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“Nocebo” Effect May Cause Majority of COVID-19 Vaccine Symptoms

A negative version of the placebo effect may be behind many instances of mild side effects associated with the jabs, a study suggests.

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Natalia Mesa

Natalia Mesa is an intern at The Scientist. She has a PhD in neuroscience from the University of Washington and a bachelor’s in biological sciences from Cornell University.

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Jan 18, 2022

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Many mild, adverse reactions to the COVID-19 vaccine, such as headaches and fatigue, could be attributed to a negative version of the placebo effect, a group of researchers suggests. 

In a study published today (January 18) in JAMA Network Openscientists found that, in placebo-controlled COVID-19 clinical trials, 35 percent of placebo recipients reported adverse side effects compared to 46 percent of vaccine recipients after one vaccine dose. After two doses, 32 percent of placebo recipients reported side effects compared to 61 percent of vaccine recipients. For placebo recipients, headache, fatigue, and arm pain were the most common side effects reported.  

The placebo effect typically refers to beneficial effects of a drug that derive from the recipient’s expectations of its effects rather than its biochemistry. The effect can also work in reverse, causing adverse effects comparable to known effects, a phenomenon called the “nocebo” effect.

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In the new study, researchers at the Beth Israel Deaconess Medical Center (BIDMC) aggregated data from 12 clinical trials on a variety of COVID vaccines, comparing the prevalence of both systemic side effects such as fever, headache, or fatigue and local effects such as pain and swelling at the injection site between vaccine recipients and those who got saline shots as a placebo. They found that vaccine recipients were more likely to experience both systemic and local side effects than placebo recipients. This was especially the case after the second dose, where the difference in systemic side effects was two-fold. However, they found that 76 percent of systemic side effects following the first dose and 52 percent of systemic side effects following the second dose could be attributed to the nocebo effect.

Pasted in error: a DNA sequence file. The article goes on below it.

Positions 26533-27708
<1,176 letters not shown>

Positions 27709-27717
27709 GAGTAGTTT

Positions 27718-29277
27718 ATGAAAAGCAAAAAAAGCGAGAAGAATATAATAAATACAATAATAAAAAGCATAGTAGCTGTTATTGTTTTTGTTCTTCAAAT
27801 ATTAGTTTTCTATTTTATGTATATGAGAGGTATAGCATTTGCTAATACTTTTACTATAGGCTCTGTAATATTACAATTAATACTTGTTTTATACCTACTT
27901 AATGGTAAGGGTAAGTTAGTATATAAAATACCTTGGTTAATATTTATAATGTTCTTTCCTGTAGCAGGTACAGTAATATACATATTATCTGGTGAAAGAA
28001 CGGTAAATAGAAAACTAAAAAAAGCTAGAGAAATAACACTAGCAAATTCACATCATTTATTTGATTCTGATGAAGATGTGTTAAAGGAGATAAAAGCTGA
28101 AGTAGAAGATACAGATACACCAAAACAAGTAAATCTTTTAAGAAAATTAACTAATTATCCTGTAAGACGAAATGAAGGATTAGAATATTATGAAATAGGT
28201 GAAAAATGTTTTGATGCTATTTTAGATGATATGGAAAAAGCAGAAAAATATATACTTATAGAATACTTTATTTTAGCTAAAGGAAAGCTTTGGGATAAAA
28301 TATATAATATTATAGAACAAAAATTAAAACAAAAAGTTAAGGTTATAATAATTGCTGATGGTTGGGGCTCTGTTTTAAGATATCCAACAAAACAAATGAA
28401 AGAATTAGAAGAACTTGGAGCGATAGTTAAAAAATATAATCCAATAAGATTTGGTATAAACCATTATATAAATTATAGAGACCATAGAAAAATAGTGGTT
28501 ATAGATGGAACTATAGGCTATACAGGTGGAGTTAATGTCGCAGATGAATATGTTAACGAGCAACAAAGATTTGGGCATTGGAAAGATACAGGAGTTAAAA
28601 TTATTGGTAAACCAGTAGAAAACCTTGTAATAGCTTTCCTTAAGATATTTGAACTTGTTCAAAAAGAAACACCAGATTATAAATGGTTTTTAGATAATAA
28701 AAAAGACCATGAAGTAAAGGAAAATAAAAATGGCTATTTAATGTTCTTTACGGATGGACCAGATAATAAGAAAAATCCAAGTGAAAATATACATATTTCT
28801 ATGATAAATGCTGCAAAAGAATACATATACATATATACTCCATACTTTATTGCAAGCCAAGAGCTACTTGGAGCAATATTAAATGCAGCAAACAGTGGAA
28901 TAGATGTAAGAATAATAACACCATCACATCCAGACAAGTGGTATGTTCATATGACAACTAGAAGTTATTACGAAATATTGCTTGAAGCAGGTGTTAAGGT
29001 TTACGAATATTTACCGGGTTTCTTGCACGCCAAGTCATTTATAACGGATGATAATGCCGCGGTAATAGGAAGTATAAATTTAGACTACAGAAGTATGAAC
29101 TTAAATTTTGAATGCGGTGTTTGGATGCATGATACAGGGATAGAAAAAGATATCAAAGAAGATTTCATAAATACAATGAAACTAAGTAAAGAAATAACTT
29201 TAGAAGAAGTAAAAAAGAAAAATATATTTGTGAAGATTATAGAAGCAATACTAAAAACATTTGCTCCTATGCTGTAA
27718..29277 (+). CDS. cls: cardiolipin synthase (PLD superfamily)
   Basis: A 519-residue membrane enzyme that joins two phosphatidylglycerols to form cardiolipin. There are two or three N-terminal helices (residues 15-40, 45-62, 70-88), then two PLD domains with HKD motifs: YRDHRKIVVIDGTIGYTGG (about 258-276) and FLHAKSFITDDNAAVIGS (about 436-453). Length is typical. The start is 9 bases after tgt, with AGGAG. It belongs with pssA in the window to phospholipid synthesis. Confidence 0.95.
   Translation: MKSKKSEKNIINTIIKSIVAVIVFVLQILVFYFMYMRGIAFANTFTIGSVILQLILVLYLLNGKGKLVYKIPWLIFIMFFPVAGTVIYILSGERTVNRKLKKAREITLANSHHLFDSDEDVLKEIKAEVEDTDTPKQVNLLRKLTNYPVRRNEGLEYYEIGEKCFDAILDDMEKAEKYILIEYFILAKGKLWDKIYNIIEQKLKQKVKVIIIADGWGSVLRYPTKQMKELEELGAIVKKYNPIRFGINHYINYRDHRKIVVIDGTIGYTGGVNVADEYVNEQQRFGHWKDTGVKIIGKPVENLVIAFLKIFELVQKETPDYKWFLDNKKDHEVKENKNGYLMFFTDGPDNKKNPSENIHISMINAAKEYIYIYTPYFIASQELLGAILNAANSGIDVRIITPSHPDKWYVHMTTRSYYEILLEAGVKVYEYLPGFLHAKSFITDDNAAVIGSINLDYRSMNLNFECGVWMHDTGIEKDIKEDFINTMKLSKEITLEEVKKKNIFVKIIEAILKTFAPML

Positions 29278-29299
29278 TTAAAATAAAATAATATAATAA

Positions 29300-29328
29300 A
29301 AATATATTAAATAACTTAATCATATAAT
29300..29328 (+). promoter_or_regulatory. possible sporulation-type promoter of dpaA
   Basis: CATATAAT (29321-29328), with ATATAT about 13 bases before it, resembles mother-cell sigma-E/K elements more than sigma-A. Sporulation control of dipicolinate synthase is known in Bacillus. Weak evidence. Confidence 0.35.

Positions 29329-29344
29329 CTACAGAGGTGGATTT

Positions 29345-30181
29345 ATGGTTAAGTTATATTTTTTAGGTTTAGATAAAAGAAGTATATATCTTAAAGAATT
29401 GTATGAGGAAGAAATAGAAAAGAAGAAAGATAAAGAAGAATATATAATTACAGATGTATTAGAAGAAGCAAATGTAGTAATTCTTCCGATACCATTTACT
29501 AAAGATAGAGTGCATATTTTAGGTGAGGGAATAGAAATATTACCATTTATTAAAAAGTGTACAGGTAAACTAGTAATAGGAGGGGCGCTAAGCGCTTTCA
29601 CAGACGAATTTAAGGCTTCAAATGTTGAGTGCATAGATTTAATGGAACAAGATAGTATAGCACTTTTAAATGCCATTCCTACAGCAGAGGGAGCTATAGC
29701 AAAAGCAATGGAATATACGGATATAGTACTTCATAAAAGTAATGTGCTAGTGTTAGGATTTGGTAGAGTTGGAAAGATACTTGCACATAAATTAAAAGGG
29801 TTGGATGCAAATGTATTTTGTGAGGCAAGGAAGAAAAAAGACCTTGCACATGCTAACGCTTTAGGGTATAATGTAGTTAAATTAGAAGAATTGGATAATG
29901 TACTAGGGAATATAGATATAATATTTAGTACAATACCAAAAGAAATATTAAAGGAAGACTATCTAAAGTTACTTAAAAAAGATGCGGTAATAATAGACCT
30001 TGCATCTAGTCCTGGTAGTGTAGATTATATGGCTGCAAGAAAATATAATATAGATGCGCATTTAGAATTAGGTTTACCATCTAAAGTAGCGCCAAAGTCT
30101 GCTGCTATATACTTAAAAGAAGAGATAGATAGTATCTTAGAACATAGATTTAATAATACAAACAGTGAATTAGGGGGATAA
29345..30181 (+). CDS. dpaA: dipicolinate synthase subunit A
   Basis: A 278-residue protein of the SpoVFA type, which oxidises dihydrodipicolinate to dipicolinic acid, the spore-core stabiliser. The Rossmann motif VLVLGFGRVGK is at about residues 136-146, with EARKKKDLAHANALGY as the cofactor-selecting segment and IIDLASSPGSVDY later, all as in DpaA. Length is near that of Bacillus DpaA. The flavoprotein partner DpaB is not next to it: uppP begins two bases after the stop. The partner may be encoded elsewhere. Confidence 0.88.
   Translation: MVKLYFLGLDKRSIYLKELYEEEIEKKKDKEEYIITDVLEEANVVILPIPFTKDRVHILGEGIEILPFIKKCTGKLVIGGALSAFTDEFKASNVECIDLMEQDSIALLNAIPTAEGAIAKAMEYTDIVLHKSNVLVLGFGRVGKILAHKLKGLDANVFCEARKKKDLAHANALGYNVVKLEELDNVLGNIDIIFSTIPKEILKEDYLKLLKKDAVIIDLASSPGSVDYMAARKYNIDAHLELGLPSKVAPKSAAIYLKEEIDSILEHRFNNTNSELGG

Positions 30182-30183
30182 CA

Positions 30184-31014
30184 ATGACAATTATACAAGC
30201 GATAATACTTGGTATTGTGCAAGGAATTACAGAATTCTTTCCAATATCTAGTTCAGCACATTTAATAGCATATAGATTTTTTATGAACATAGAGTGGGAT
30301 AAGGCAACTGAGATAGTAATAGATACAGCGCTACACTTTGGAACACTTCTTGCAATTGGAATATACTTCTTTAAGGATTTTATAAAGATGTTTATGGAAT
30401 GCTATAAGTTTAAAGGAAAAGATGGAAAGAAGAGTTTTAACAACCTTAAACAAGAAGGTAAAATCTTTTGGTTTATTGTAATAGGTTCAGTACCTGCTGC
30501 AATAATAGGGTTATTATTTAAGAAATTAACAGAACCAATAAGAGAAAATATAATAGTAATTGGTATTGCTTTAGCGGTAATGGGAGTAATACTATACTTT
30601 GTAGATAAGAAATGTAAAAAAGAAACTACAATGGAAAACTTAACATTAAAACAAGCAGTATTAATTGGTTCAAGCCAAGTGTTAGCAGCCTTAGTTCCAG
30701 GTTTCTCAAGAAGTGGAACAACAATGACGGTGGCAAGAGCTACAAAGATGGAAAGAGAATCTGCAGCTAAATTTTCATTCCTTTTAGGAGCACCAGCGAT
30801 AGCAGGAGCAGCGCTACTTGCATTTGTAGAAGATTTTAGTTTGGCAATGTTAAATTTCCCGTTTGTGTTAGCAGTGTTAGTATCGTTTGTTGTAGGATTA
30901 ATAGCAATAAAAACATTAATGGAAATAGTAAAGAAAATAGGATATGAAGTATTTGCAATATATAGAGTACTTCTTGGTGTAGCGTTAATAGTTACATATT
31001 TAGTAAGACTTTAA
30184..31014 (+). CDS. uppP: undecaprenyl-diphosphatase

The findings suggest that vaccine components may not be causing many of the seemingly pervasive side effects associated with COVID-19 vaccine jabs. The researchers write in their paper that anxiety, worry, expectation, and misattributing other illnesses or sensations to the vaccine may instead be the cause in some cases. 

“Nonspecific symptoms like headache and fatigue—which we have shown to be particularly nocebo sensitive—are listed among the most common adverse reactions following COVID-19 vaccination in many information leaflets,” says senior author Ted Kaptchuk, who studies global health and social medicine at Harvard Medical School, in a BIDMC news release. “Evidence suggests that this sort of information may cause people to misattribute common daily background sensations as arising from the vaccine or cause anxiety and worry that make people hyper alert to bodily feelings about adverse events.”  

The researchers argue that informing the public about the nocebo effect of COVID-19 vaccines is critical, as it may decrease vaccine hesitancy that stems from concern about potential side effects. 

“Collecting systematic evidence regarding these nocebo responses in vaccine trials is important for COVID-19 vaccination worldwide, especially because concern about side effects is reported to be a reason for vaccine hesitancy,” explains lead author Julia Haas, a clinical psychologist who studies the placebo effect in mental health and psychosomatic conditions, in the BIDMC news release.   

Despite the potential for the nocebo effect, Kaptchuk stresses that it is ethically necessary to inform participants, the public, and patients about the side effects of any treatment. “Most researchers argue that patients should be told less about side-effects to reduce their anxiety,” he tells The Guardian. “I think this is wrong. Honesty is the way to go.”